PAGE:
What is Life History Theory?
Life history theory is the branch of evolutionary biology that attempts to understand patterns of investment in growth, reproduction, and survival across the life cycle. It is the theory that explains the major transitions that mark individual organisms’ life cycles from conception to death. The diversity of life reflects a tremendous diversity in life histories. Some organisms live very short lives and reproduce in large numbers. Others spread a modest amount of reproduction out over a long lifespan. Still others live an extraordinarily long time and still manage to reproduce in massive numbers. Why do organisms differ so much in traits such as age at maturity, age-specific fertility, life expectancy, or clutch size? Why would a biological entity ever voluntarily reduce its reproductive output and, presumably, its fitness? How do humans fit into this diversity?
We will approach the study of life history theory from a slightly unusual perspective. Over the course of ten weeks, we will read ten classic papers in the development of the field. We will discuss the papers, their context, their key results, and extensions during class meetings. I will also augment the readings and discussions with notes and videos that cover the key technical results of the papers.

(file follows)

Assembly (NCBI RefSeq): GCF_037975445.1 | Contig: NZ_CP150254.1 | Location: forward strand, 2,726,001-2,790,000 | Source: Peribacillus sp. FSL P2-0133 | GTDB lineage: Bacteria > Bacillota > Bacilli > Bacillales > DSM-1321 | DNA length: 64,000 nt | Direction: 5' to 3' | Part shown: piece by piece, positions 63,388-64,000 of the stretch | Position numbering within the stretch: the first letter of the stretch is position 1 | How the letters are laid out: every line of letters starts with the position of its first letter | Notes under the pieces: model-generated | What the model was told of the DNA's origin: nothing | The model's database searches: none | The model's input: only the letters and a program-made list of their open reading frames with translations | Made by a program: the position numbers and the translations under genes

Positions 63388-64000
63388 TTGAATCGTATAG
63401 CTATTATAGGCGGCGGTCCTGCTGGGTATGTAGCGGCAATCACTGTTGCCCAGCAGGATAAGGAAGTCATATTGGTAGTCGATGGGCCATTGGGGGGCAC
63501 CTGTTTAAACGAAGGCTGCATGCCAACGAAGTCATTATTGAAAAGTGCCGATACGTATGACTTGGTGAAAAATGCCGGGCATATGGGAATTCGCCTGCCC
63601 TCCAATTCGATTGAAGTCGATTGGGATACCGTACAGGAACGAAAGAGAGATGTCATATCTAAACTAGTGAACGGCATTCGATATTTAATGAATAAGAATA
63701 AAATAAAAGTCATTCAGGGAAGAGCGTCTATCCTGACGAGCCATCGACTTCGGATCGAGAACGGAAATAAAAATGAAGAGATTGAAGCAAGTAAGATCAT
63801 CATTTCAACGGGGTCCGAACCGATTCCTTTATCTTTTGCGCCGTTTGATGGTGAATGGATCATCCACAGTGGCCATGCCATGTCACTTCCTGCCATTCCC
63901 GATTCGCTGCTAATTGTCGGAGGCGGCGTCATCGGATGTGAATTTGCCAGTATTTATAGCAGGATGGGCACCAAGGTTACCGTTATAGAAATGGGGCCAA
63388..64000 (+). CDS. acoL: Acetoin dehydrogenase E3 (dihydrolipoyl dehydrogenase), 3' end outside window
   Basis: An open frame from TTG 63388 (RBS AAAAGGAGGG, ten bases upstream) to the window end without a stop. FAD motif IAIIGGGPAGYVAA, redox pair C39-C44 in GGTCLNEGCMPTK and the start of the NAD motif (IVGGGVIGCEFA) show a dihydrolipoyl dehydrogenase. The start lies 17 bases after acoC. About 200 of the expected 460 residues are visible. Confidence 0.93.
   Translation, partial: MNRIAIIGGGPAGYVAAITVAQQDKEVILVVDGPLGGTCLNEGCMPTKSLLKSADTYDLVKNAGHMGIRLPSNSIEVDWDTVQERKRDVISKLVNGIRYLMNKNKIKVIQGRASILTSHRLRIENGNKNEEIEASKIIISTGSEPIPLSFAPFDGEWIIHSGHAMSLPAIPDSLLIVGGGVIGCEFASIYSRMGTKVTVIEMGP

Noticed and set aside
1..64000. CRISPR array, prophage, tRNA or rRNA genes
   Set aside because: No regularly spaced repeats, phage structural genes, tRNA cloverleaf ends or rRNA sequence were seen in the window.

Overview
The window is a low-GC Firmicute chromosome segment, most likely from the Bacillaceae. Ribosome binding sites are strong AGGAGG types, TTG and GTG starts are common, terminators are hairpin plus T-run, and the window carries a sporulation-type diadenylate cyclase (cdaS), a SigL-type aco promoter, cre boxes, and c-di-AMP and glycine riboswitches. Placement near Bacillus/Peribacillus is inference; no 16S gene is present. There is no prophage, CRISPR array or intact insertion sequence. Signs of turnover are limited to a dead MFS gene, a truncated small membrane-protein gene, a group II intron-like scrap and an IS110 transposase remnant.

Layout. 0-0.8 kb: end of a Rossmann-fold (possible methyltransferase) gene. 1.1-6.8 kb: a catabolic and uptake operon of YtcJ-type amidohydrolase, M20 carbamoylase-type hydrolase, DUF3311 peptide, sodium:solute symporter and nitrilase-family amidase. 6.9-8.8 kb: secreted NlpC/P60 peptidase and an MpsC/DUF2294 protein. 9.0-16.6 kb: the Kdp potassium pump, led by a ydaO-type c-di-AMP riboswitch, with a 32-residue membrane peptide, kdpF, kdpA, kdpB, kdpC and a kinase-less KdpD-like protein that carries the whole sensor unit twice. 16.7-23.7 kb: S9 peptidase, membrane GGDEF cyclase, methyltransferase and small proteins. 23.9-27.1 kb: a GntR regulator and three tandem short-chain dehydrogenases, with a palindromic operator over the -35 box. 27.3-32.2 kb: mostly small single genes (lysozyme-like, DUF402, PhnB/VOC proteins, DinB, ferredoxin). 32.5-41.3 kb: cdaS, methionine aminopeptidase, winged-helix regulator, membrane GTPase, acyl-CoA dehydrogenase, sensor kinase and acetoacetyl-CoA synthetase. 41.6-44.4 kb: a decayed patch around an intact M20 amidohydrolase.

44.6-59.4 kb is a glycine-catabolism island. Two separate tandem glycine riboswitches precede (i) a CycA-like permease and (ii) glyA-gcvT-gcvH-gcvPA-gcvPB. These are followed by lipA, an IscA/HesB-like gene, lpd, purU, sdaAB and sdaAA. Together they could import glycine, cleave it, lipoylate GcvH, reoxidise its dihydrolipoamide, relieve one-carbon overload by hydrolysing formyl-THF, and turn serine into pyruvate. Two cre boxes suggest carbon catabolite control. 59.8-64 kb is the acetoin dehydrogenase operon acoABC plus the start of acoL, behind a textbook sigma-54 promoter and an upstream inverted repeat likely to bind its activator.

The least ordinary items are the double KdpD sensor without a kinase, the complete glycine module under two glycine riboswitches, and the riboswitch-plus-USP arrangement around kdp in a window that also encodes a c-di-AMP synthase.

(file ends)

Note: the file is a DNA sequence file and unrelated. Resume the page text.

- Coale (1957): Renewal Equation (notes)
- Cole (1954): Iteroparity and Cole’s Paradox (notes,
- Charnov & Schaffer (1973): Resolution of Cole’s Paradox (notes)
- Gadgil & Bossert (1970): Reproductive Effort (notes)
- Schaffer (1974): The Balance Between Juvenile and Adult Mortality (notes)
- Smith & Fretwell (1974): Optimal Clutch Size (notes)
- Hamilton (1966): The Moulding of Senescence by Natural Selection (notes,
RCode, Notes on Fitness Sensitivities)
- Lewontin & Cohen (1969): Growth in Random Environments (notes)
- Tuljapurkar & Orzack (1980): Fitness in Random Environments (notes)
- Charnov (1991): Assembly Rules of Mammalian Life Histories (notes)
- The Life-Cycle Graph
- Notes on Risk
- Some Very Preliminary Notes on Fitness Sets. These notes are very rough and quite incomplete and should be updated at some point (hopefully) soon.
- Some Notes on Making Theoretical Plots in R. This will be an evolving set notes that provides examples of making scientific figures in
- Notes on Fitness Sensitivities. Quick introduction to matrix population models and derivation of fitness sensitivities.
- “Overheads” from videos. All the doodles from the videos!